In Valley of Sorrow: A Layman's Guide to Understanding Mental Illness for Latter-day Saints, author Alexander B. Morrison addresses myths about mental illness from a Christian perspective, as well as those specific to the LDS culture (LDS is the abbreviation for The Church or Jesus Christ of Latter-day Saints, commonly known as Mormons).
Morrison has first hand experience with mental illness in his own family. He explains specifically how the Christian is affected by depression, anxiety, and other common mental illnesses, and the difficulty associated with seeking medical assistance. I found this book to be very helpful during my own journey, and purchased copies for all of my family members. It is available in both print and Kindle editions.
Just as professional medical intervention is necessary for cancer of the body, professional medical treatment is necessary for cancer of the soul. We cannot heal ourselves from any type of chronic illness, and mental illness is no exception. If we or those we love are experiencing abuse, hallucinations, nightmares, insomnia, panic attacks, or thoughts of hurting ourselves or another person, it is time for medical intervention.
Choose health before sickness settles the score, choose life before death comes to knock at the door. Choose to give before a request is made, choose to bring sunshine into the shade.
Choose to call before its too late, choose to unlock your garden gate. Choose to forgive before repentance is shown, choose to enlist before time has flown.
Choose to be wise before gray hairs appear, choose to be kind to everyone near. Choose to follow, though you are in the lead, choose to help others when they are in need. Choose to be clean in body and mind, choose to bury any poison you find.
Make the choice. Prepare a plan. Leave nothing to chance, take a strong stand. Let others know what you believe before they assume that you'll take a reprieve. Go forward with faith there's a better world, and make it so by your deed and word.
Remember that there is room at the top, and not just for pails and a broom or a mop. Those who lead will be followed for sure, as others are looking for a pathway secure. Build a bridge to the other side and others will follow you right in stride.
Choose to be honest in all that you do, choose to see clearly a new point of view. Choose to be prepared before the storm, choose to step now outside of the norm.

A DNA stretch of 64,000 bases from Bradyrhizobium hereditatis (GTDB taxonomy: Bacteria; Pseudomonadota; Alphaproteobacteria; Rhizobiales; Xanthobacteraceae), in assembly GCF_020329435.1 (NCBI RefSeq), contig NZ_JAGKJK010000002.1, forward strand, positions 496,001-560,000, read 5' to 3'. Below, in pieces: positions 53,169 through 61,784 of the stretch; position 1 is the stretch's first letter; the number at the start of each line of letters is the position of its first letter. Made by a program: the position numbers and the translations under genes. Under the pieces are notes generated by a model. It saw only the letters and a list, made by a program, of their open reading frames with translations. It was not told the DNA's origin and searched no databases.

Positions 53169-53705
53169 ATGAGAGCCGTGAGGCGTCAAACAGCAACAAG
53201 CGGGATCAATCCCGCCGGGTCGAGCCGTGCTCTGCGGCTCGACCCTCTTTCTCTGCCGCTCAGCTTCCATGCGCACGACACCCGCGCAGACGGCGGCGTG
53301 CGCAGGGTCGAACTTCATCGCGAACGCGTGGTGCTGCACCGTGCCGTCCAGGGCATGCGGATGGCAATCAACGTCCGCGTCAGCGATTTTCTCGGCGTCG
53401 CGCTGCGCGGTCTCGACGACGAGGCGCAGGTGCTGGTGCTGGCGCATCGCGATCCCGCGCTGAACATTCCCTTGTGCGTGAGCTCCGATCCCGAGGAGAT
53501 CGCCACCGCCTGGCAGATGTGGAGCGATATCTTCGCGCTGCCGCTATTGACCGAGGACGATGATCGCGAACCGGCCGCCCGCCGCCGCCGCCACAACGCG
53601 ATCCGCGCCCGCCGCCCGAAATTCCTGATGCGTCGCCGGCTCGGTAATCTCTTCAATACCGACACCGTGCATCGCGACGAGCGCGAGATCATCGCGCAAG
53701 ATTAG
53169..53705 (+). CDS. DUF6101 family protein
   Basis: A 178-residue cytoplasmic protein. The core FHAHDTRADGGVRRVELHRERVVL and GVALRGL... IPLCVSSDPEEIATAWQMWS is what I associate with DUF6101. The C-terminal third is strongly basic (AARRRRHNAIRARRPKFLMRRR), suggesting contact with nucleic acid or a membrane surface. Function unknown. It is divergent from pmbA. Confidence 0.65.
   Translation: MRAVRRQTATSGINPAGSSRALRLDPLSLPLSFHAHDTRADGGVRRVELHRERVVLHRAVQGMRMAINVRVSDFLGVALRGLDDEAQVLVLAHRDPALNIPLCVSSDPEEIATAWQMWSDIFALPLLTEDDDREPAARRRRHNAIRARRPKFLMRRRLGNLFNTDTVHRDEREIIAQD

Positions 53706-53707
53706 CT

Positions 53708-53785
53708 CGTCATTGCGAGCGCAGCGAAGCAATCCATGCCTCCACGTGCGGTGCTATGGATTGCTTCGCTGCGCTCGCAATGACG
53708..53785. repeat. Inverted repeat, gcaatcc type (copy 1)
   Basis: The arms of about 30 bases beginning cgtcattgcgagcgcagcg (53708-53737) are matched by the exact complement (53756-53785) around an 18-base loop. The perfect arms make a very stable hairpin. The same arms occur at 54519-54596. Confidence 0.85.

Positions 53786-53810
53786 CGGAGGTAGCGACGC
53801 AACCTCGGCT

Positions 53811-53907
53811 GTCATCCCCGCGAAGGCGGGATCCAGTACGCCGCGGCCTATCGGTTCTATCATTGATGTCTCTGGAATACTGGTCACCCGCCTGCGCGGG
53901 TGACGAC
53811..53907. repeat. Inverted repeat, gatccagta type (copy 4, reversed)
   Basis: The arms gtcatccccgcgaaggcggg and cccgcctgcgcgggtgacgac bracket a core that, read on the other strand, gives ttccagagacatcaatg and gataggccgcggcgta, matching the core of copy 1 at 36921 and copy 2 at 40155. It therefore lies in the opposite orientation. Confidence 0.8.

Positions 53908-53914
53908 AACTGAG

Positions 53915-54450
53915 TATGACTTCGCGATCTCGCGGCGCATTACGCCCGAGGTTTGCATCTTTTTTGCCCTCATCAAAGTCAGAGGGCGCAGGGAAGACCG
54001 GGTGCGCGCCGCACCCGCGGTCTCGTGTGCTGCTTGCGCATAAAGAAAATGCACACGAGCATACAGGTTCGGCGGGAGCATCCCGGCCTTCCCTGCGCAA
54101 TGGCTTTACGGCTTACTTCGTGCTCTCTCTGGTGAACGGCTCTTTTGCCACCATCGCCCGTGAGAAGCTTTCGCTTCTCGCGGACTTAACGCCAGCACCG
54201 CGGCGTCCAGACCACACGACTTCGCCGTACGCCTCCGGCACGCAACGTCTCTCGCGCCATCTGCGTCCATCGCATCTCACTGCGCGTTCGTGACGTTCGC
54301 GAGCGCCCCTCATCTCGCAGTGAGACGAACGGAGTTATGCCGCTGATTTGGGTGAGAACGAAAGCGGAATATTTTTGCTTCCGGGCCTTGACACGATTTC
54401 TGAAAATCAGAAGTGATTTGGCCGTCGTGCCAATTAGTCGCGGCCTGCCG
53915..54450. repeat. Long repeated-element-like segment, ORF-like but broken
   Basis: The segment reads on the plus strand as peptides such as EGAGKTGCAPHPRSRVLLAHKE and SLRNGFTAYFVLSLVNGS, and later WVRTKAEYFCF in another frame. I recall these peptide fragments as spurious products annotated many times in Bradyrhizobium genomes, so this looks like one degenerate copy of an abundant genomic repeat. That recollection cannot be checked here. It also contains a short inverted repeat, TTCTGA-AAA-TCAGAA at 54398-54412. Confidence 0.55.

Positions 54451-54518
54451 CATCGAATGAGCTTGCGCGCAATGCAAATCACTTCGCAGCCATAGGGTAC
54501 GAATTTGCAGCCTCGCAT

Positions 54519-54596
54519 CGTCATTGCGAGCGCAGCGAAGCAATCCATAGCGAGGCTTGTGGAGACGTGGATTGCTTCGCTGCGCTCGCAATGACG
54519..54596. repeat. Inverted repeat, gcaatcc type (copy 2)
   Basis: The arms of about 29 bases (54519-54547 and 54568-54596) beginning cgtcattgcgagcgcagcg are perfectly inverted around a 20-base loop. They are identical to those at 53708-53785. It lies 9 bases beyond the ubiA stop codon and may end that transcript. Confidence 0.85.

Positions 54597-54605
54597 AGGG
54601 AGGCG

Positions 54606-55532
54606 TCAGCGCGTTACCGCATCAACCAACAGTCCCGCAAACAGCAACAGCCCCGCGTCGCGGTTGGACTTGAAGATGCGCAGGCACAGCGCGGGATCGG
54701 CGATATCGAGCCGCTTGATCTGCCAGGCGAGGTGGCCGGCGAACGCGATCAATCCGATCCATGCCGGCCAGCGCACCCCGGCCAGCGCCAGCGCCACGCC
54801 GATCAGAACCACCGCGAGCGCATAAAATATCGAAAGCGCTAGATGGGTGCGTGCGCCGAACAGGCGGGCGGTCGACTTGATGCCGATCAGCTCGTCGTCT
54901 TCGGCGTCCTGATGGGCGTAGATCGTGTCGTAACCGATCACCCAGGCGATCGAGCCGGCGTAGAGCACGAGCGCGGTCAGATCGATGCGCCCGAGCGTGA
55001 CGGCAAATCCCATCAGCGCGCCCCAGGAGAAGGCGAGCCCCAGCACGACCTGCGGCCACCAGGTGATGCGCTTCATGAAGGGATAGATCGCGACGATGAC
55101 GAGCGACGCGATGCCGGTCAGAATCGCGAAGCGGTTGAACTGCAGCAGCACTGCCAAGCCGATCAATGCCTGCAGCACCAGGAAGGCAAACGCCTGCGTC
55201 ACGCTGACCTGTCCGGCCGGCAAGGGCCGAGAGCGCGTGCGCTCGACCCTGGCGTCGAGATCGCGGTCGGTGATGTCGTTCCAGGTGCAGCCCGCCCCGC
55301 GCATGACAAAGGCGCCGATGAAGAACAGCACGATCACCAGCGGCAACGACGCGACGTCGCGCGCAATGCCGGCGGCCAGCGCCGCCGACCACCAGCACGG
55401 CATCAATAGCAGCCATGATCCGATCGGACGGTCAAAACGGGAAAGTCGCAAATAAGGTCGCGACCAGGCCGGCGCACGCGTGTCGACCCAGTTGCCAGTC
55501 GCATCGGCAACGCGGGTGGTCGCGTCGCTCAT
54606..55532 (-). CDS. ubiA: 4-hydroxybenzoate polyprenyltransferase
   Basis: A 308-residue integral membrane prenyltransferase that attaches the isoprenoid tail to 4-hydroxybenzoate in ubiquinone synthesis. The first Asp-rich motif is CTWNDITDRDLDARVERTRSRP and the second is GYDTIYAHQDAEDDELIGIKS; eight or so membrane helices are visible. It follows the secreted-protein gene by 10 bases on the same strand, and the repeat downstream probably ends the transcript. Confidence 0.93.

Choose to teach others what they need to know before embarrassment steals the show. Choose to speak quietly before others shout, choose to have time before it has run out. Choose to learn before circumstances require, choose to sing peace before the funeral choir.
Emotional survival is choosing to look up
I found in my experience on that winter day that when I looked up, I was able to see things that I did not see before. My point of view broadened and my eyes focused in different things. Looking on the ground right in front of me, I could not see a path to follow. Shifting my gaze upward allowed me to see that there was a way.
Life around us is filled with circumstances that try our patience and our faith. We don't know which way to turn. Until we look up, we stumble on all the rocks and debris that are surrounding our feet. These trials and difficulties are hard. They force us to examine ourselves and make necessary changes, and sometimes that is painful.
Looking up gives us a long-term perspective. We are able to see beyond the trials, and have the motivation to make changes that are for the better. In essence, we turn the rocks and debris we were stumbling over into a pathway on which we can travel.
With the many medical advances we have in our day, mental illness is no longer a death sentence. When we, or someone we love, has the signs and symptoms that indicate we are in need of assistance, the sooner we get help, the better.
Looking up is getting help early. It allows us to see ourselves and those we love in the light that gives hope and security that there is a better world; the light that comes when we live for and with our Savior, Jesus Christ.
Make the choice today, look up and live.
*I Nephi is found in The Book of Mormon, Another Testament of Jesus Christ, published by The Church of Jesus Christ of Latter-day Saints. Click here for an on-line copy.
**Poem "The Choice" by Denise W. Anderson.
© 2014 Denise W Anderson